Nerve races: Mediracer plans to revolutionize point-of-care neurophysiology
A smiling Yoko Keränen wraps a disposable electrode around her finger. “Traditionally, carpal tunnel syndrome has always been tested with a simple measurement in hospitals. However, distance has often been a problem, since many patients live outside of town, often hundreds of kilometers away. Mediracer was founded in 2002 to solve this problem and to find a cost-effective way to offer neurophysiology testing and to allow for diagnosis in local health centers.” She fastens a Velcro strap and plugs two adjoining cords to a white device, roughly the size of a small credit card swiper. Yoko Keränen is the Chief Business Development Officer at Mediracer Ltd.
“After extensive product development and testing, we released the Mediracer NCS, which finally enables point-of-care testing and diagnose for patients with CTS, and minimizes the amount of device training needed for the staff.” The idea behind the device is simple: two separate nerves run from your fingers to your wrist, give stimulations to the nerves and the device measures the speed of responses in these nerves. If the speed differs from the norm, the device indicates a possible nerve entrapment – you might have carpal tunnel syndrome. “This is the single most sensitive nerve measurement in the world, and the easiest to learn how to use.”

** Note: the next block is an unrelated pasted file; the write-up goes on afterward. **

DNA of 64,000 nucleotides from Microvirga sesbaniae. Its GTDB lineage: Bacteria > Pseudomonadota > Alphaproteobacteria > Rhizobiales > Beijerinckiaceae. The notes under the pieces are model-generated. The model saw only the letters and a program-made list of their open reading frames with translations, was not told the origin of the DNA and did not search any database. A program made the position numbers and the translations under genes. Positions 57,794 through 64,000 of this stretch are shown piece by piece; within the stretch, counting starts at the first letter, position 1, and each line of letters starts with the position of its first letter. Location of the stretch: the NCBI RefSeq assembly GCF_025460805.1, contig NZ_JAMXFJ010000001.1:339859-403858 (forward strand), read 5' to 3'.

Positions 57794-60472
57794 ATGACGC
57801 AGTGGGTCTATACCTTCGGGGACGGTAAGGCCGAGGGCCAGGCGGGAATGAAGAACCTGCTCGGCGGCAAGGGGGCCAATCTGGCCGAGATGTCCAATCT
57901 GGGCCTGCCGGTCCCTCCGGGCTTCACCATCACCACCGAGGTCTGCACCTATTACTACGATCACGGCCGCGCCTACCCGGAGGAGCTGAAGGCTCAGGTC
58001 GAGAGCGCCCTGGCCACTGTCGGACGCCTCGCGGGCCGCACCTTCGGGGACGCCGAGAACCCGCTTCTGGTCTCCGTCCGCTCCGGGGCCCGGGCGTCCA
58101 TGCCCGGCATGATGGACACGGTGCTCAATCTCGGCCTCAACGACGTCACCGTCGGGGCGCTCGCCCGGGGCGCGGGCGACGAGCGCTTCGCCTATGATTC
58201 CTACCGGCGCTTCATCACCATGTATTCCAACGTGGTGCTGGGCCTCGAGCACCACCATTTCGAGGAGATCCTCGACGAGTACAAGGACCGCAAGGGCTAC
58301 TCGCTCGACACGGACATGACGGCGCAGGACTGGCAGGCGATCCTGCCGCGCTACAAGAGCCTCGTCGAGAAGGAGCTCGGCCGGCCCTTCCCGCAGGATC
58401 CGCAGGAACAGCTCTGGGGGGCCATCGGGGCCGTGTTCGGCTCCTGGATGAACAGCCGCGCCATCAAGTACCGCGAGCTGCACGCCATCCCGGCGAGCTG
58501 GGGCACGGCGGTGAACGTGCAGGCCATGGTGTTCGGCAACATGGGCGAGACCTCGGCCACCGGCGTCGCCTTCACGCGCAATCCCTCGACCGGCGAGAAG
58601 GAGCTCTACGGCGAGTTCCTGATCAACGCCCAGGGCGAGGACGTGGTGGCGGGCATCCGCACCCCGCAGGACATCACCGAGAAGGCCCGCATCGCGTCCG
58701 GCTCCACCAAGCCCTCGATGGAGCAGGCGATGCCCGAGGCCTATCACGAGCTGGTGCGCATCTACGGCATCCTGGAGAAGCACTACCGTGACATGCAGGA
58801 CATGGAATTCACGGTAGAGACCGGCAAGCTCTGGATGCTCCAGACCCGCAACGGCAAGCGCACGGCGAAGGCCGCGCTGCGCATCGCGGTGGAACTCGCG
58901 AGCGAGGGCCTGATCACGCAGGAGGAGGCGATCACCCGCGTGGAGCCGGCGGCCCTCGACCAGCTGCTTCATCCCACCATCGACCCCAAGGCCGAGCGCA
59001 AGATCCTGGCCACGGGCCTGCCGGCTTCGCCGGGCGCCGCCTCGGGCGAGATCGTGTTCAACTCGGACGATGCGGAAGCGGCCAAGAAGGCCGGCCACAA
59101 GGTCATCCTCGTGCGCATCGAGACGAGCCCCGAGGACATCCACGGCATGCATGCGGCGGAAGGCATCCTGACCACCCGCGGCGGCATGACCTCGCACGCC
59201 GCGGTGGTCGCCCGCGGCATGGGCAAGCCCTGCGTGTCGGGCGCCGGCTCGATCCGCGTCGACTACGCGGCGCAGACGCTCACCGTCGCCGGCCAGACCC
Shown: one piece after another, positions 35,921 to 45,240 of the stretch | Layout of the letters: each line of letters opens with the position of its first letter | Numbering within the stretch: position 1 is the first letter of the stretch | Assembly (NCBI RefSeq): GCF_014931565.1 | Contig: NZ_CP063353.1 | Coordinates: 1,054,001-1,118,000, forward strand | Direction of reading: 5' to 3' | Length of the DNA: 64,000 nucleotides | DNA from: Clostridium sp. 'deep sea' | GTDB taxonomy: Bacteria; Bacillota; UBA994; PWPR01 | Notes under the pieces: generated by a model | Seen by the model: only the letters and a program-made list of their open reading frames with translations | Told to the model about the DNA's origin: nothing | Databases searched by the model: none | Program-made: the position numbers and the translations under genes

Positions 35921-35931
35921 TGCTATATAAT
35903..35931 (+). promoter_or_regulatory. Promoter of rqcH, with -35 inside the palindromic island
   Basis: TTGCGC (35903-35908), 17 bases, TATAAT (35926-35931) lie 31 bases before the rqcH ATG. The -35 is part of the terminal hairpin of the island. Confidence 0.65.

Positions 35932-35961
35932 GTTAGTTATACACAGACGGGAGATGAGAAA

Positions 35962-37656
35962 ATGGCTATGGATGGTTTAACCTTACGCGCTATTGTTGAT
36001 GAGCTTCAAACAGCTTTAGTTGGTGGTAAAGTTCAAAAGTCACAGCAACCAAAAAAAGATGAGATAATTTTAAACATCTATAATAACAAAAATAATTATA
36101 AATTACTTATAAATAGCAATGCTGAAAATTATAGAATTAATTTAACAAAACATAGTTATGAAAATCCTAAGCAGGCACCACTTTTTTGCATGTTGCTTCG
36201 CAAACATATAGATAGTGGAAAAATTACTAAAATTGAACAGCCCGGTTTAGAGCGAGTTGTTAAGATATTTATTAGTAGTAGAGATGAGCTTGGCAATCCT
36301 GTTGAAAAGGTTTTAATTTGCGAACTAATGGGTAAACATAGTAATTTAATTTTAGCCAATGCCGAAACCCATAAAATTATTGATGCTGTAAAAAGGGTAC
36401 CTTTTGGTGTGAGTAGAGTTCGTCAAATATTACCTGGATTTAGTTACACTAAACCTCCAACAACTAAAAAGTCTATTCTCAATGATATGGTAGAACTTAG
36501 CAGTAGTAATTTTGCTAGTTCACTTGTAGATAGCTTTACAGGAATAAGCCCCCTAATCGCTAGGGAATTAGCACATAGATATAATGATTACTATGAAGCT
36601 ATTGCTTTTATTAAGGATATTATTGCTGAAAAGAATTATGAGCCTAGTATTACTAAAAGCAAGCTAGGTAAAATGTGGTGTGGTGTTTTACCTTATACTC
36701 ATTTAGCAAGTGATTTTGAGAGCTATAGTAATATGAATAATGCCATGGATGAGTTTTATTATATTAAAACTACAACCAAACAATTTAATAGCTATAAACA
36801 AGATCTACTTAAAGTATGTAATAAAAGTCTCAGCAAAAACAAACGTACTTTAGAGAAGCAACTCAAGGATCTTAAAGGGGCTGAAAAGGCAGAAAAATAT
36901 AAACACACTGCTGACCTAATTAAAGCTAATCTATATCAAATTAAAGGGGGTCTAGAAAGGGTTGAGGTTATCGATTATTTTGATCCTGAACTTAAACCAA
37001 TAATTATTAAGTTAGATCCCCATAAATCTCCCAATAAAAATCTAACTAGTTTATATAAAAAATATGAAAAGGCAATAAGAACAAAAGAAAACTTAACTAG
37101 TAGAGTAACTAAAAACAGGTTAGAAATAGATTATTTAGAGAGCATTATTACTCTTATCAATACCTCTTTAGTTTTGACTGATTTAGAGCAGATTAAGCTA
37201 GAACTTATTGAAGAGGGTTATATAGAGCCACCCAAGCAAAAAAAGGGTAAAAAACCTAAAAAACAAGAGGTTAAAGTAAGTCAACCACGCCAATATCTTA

Next stop: Japan
Aimed at the professional market, the device is used by nurses in health centers, and a doctor gives the diagnosis based on measurement data and clinical data. Keränen continues to explain as she demonstrates the device and how to measure the nerve. “It is a niche market, of course – but nevertheless it’s a growing one. And, with the technology now in place, we are looking at bringing in additional users.”
Mediracer NCS has launched in Europe, with sales in Finland, the UK, Denmark and Sweden. “We’re currently looking into Japan, where there’s a dynamic market for CTS measurement. We’re still at the beginning, but things are looking really good.”
In a few minutes, the demonstration is over as quickly as it began. Yoko doesn’t have carpal tunnel syndrome.